My father, visiting, tells the story of his parents driving from Michigan to California, in the fall of 1941. I imagine my father, 4-years-old in the backseat with his much older sister, his parents driving an American-made car on innumerable two-lane highways, in the time when cars were made with tank-quality metal.
Decades before blue jeans and seatbelts, his parents — both Romanian immigrants — must have been on the immigrant road again, traveling not for leisure but to size up the Golden State: could they make a living in this land of sunshine?
They returned with the intention to sell their business and property and move. That early winter, however, the Japanese bombed Pearl Harbor. With the country at war, moving was no longer an option.
In the blue predawn, I lie awake, thinking of the journey of these people, a grandfather I never met, my grandmother and aunt, now long dead. How this terrible war ended the California dream of my grandparents, but made their grocery business; how my dad enrolled in the University of Michigan in Ann Arbor, where he met my mother; and that his sister lived her adult life in southern California.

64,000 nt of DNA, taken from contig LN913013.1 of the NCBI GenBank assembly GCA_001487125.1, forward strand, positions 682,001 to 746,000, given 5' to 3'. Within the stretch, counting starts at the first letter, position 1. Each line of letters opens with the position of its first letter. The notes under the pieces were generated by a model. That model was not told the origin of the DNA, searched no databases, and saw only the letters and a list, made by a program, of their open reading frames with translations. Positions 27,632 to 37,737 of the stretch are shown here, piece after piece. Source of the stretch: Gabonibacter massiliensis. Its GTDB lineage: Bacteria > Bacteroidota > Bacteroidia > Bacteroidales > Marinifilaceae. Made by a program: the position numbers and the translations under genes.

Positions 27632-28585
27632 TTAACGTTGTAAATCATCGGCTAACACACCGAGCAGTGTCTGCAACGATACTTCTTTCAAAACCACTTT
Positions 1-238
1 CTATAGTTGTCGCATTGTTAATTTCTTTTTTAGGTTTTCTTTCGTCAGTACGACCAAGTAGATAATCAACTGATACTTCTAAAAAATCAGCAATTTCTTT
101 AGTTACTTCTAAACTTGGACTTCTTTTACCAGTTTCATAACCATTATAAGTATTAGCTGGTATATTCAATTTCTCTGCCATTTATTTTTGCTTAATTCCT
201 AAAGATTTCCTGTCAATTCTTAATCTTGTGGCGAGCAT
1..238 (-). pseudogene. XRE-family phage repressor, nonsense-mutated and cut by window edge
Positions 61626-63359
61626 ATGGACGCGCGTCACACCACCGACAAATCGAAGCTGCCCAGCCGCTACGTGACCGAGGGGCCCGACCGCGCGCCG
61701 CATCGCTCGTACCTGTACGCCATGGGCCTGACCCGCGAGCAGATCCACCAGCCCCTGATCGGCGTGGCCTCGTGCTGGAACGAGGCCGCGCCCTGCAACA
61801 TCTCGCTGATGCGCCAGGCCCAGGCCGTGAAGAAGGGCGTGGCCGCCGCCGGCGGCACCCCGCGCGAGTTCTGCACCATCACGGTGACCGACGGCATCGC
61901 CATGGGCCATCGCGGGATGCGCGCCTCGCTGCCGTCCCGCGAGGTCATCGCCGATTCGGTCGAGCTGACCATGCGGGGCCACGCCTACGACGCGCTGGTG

All a mystery, perhaps, that journey cloaked in the murky past — and yet not, the consequences of those years still unwinding in my life — and my daughters’ lives.
I saw in their eyes something I was to see over and over in every part of the nation — a burning desire to go, to move, to get under way, anyplace, away from any Here… Nearly every American hungers to move.
— John Steinbeck, Travels with Charley: In Search of America